by Lisa Clark
Since June 2012 Russell Wigginton & Doug Gordon have been hosting a podcast about starting out in comedy in Melbourne that asks guest comedians about their experiences. Meanwhile Doug and Russell are learning from their own experiences of starting out in standup and share those on their podcast with us.
For the first time Open Mic Life will be having live recordings at this year’s Melbourne International Comedy Festival. So I thought I’d ask them about their podcast and what we are likely to expect.
How long have you both been doing Stand up?
RUSSELL: I’ve been doing it for about 2.5 years and I am hoping that Doug is going to start anytime now!
DOUG: About 2 and a half years actually
What made you want to do it?
DOUG: I was always funny in school, loved comedy needed a different creative outlet other than making music and short films. I knew nothing about doing stand up except that it cost nothing, you didn’t have to rely on anyone else and you got all the credit. So I gave it a crack and everything just fell into place and I haven’t stopped. Stand up made me feel normal about being weird.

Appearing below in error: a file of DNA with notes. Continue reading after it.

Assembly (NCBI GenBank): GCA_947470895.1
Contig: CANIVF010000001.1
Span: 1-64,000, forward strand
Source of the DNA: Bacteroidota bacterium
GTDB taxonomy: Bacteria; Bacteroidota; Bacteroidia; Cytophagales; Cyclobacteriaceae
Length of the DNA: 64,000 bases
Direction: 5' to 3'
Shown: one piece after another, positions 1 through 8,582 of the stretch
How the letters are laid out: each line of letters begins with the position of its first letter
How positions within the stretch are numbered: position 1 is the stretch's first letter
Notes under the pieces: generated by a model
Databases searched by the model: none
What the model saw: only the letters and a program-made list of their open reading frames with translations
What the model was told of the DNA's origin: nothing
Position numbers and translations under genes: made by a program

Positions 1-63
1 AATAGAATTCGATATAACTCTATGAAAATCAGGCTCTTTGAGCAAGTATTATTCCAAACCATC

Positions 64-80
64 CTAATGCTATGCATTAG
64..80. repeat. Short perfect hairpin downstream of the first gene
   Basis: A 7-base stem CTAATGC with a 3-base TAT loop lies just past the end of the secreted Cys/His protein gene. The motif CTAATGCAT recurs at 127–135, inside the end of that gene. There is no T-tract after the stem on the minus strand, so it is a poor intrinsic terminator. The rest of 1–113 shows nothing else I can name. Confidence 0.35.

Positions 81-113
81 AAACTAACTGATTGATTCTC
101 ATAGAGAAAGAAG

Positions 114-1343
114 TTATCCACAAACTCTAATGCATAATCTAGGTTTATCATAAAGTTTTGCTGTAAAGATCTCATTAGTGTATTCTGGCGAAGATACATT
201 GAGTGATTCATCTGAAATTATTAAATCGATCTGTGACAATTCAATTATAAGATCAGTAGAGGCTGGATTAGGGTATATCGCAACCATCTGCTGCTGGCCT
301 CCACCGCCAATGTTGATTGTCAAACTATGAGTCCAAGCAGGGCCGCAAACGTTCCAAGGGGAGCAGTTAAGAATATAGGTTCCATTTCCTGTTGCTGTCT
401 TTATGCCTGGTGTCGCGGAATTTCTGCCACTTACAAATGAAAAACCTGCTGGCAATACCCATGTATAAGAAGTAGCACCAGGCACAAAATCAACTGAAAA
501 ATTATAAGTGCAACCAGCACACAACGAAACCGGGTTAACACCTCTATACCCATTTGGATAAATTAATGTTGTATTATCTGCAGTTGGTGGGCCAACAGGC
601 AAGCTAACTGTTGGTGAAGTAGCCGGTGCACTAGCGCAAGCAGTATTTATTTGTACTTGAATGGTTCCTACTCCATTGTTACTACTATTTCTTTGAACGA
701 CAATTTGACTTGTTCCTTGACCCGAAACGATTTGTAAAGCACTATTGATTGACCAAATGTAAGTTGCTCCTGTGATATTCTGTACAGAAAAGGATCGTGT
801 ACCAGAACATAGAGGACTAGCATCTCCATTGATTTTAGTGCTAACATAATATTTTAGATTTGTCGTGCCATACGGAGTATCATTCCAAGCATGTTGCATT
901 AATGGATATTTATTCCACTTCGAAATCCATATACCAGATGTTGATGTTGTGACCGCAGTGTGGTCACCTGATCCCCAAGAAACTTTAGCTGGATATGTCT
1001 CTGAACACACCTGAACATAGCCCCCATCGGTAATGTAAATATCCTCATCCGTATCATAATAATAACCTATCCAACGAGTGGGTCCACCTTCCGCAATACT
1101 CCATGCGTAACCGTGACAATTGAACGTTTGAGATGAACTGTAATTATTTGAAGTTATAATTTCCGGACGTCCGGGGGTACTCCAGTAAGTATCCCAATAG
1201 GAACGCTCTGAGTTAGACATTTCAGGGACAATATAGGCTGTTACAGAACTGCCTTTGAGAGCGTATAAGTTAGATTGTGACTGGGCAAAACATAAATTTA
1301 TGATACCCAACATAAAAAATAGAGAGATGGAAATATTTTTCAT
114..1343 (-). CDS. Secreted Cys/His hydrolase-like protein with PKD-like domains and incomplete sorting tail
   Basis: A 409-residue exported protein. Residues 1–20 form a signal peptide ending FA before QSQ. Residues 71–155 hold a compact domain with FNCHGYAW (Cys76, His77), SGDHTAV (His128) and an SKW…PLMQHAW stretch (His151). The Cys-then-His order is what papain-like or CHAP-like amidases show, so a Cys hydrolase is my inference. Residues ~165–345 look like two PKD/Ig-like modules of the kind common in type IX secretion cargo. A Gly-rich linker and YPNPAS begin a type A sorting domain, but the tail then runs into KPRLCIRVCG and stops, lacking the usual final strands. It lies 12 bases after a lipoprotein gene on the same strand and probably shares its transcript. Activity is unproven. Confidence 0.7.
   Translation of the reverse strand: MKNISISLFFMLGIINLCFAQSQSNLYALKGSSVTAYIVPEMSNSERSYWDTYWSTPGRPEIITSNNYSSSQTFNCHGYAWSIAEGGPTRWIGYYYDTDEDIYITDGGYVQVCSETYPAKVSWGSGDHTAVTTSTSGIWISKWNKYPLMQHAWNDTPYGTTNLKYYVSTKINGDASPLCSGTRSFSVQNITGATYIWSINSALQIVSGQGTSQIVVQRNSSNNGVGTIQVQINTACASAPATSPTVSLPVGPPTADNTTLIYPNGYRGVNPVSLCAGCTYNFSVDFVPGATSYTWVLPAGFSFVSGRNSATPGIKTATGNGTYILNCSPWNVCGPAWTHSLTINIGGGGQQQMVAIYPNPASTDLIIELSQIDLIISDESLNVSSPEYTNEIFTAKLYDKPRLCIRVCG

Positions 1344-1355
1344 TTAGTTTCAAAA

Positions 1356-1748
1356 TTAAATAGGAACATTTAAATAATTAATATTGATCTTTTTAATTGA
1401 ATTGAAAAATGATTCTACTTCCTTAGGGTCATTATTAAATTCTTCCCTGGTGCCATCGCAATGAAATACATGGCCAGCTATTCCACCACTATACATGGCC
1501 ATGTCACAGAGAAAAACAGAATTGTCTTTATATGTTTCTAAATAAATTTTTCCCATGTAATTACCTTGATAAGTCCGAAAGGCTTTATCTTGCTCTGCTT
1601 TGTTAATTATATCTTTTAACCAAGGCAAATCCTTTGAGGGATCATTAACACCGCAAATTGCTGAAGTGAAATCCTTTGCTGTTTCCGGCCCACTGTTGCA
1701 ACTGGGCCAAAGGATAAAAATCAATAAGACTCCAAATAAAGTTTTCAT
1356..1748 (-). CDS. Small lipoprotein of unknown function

RUSSELL: What made me want to do it? – The untold wealth and pussy!
Who in comedy inspired you?
RUSSELL: Everyone who ever made me laugh! I was watching Monty Python at Primary school and things just snowballed from there.
DOUG: Tony Martin, Mick Molloy, Greg Fleet, Shaun Micallef, Jerry Seinfeld, Bill Hicks, Jimmy Carr, Bill Burr
What inspired you to start your podcast?
RUSSELL: Doug’s just told me one day about his idea and I pointed out to him that he needed some talent to help him do it. Unfortunately no one else was available so I stepped in.
DOUG: I wanted to do a radio show as another medium to get my funny ideas out there and I’d started listening to podcasts like: Get This, The Little Dum Dum Club, WTF and realized they leave the radio for dead. No music or ads, just comedy – performed to a direct audience/fan base instead of people who randomly listen. I also wanted to have different comedians that I’d become friends with to be guests on the show and thus the concept was born.